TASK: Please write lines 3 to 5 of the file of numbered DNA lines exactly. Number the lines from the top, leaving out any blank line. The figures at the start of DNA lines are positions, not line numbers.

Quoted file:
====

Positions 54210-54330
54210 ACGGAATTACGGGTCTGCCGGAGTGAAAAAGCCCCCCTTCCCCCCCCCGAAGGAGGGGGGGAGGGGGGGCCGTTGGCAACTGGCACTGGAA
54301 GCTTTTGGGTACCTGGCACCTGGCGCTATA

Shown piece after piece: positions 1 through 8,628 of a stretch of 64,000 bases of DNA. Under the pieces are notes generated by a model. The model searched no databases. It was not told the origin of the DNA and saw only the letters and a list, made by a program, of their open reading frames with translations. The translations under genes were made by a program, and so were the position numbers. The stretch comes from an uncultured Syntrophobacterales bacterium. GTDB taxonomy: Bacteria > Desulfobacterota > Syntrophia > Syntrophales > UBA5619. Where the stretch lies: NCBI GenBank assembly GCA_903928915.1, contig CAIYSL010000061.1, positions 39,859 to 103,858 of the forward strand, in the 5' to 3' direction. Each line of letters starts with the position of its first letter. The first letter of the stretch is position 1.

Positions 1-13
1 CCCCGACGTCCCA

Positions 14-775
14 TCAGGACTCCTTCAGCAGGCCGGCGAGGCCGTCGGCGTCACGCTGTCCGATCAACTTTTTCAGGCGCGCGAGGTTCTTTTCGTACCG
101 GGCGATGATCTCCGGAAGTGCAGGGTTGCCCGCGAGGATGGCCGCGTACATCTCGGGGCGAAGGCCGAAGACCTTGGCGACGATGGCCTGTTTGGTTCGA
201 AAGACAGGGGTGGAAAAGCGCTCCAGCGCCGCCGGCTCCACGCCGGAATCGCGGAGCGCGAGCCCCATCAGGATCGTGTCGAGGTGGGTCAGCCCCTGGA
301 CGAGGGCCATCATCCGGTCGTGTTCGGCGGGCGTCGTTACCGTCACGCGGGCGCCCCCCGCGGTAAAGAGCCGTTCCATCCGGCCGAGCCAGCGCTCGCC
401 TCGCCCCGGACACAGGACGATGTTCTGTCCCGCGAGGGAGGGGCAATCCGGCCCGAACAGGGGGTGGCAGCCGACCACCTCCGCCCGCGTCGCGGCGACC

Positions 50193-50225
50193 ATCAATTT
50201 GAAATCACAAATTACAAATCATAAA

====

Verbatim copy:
54301 GCTTTTGGGTACCTGGCACCTGGCGCTATA

Shown piece after piece: positions 1 through 8,628 of a stretch of 64,000 bases of DNA. Under the pieces are notes generated by a model. The model searched no databases. It was not told the origin of the DNA and saw only the letters and a list, made by a program, of their open reading frames with translations. The translations under genes were made by a program, and so were the position numbers. The stretch comes from an uncultured Syntrophobacterales bacterium. GTDB taxonomy: Bacteria > Desulfobacterota > Syntrophia > Syntrophales > UBA5619. Where the stretch lies: NCBI GenBank assembly GCA_903928915.1, contig CAIYSL010000061.1, positions 39,859 to 103,858 of the forward strand, in the 5' to 3' direction. Each line of letters starts with the position of its first letter. The first letter of the stretch is position 1.

Positions 1-13